Funding negotiations over troubled National University of Lesotho are expected to begin tomorrow (Monday 14 May) between government and the school management.
This comes after the NUL governing Council overrode the Senate’s decision to suspend final exams and all academic business on Friday.
The Senate had last Monday decided to suspend the school business to corner the government for deliberations over declining subvention the university receives through Ministry of Education and Training.
The Senate contended the government subvention had, over the past ten years, dropped from M132 million in 2008/09 academic year to M110 million in the current 2017/18. It had resolved to petition Prime Minister Thomas Thabane in October last year over the matter.
Dr Thabane had, in turn, directed ministries of Education and Training, Development Planning, and of Finance to sit together with the NUL authorities and solve the issue.
But while the deliberations did not materialise, the Senate said it was “further shocked” that instead of responding to the crisis, the subvention was further cut from M110 million to M99 million in the projected 2018/19 fiscal year.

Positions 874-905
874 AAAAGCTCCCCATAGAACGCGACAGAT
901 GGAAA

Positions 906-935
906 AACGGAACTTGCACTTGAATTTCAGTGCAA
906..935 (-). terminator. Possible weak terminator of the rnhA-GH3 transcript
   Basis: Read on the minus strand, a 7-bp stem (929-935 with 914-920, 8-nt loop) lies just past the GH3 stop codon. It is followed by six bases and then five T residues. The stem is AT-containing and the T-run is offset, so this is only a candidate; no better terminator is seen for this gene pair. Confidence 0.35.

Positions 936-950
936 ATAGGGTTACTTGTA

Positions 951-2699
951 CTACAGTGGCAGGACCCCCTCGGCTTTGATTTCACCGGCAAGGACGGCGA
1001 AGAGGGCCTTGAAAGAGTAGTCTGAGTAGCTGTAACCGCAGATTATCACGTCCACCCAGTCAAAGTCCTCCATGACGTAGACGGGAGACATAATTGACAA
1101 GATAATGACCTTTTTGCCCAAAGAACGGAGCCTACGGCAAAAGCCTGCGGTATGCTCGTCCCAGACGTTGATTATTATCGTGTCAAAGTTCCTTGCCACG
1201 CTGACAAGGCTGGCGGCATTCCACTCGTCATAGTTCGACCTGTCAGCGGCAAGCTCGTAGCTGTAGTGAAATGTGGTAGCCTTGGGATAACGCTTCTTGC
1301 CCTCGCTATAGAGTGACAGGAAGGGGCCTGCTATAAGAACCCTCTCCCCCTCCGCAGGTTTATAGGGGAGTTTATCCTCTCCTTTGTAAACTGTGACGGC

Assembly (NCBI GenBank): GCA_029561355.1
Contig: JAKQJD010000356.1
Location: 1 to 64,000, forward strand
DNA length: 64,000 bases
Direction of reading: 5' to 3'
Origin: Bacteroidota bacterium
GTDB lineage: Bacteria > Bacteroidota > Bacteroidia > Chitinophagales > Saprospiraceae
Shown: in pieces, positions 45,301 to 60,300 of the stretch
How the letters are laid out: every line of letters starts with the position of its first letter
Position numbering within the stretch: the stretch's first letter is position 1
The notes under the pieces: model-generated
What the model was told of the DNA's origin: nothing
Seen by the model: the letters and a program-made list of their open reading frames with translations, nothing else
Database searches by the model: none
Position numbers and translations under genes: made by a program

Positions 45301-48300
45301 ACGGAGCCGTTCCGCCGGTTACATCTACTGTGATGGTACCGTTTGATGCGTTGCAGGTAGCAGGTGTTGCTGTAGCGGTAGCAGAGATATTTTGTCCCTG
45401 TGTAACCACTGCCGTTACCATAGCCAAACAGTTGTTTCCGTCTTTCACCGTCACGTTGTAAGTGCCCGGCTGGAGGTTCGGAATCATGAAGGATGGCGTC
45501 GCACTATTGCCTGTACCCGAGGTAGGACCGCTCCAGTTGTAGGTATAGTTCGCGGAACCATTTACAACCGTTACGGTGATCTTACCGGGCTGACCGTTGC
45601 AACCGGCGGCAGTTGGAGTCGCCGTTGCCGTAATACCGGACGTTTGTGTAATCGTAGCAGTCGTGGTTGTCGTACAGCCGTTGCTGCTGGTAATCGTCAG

But in counter statement, the Education and Training Minister Ntoi Rapapa refuted the NUL financial crisis claims noting the government had just donated M24. 8 million batch to sustain the institution’s business through April to June, 2018.
The deadlock had prompted the university Council meeting on Friday to discuss and decide way forward.
In the statement released later on Friday, the Council said it “considered the Senate’s decision to suspend the on-going examinations and teaching activities.”
The Council also considered “precipitating circumstances and conditions which led to the Senate decision and debated the implications therein”.
It then directed that “examinations must resume with immediate effect and the council welcomed government of Lesotho’s commitment to embark on negotiations around the issue of NUL funding, which will commence on Monday 14 May 2018.”
Meanwhile, the Lesotho Student Convention (LeSCO) had pledged its support to the Senate’s decision to suspend the school business.
Regarded the most influential students’ movement at NUL, LeSCO has lashed out at government for “developing an ignorant tendency to turn a blind eye on the deteriorating level of education at our university.”
The dwindling government subvention, according to LeSCO, has not only let to deteriorating level of education at the country’s only public university, but also continuous deserting of intellectuals from the school.